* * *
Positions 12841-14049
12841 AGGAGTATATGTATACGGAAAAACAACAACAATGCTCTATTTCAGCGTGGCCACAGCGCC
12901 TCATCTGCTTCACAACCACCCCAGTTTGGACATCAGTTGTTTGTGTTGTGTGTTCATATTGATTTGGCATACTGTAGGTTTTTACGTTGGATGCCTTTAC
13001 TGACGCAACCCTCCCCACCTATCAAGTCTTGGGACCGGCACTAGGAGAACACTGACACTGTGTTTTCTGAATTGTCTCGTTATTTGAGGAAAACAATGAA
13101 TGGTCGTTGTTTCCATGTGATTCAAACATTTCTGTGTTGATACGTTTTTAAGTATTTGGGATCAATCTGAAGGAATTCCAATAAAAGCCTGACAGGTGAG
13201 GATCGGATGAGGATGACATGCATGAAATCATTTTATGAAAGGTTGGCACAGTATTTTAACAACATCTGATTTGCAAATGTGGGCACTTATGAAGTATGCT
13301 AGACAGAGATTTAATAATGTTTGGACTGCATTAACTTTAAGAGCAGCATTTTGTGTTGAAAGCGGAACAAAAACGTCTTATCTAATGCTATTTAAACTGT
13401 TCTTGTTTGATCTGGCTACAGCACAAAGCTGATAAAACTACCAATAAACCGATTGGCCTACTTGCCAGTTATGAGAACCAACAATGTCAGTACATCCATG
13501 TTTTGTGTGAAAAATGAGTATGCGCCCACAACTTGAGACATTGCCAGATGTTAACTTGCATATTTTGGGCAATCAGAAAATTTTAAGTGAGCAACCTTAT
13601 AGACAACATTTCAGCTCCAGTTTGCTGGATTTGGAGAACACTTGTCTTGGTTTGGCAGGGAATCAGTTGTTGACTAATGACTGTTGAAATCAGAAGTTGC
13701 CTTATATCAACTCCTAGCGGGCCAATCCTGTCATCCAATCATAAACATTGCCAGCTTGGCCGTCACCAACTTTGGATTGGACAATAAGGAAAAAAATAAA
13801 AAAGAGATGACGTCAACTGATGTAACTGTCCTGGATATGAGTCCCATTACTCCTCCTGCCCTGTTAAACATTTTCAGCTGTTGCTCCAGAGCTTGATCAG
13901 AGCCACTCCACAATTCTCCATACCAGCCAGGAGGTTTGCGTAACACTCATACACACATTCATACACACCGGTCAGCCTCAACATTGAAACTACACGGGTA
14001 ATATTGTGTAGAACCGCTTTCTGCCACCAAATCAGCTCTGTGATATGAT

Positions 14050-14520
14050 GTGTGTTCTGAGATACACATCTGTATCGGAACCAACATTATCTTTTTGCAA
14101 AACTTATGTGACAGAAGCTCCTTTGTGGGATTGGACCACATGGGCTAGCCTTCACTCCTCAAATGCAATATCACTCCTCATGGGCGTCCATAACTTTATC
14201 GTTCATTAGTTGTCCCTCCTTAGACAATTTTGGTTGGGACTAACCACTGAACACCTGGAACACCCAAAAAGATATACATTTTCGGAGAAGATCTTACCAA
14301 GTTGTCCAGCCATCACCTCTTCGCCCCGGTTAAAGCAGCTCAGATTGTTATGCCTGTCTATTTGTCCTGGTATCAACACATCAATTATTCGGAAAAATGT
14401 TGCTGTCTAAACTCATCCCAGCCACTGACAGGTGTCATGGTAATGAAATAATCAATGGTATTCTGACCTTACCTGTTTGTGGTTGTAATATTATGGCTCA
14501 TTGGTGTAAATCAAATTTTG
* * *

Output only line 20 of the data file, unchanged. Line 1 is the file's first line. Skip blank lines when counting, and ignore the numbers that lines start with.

14401 TGCTGTCTAAACTCATCCCAGCCACTGACAGGTGTCATGGTAATGAAATAATCAATGGTATTCTGACCTTACCTGTTTGTGGTTGTAATATTATGGCTCA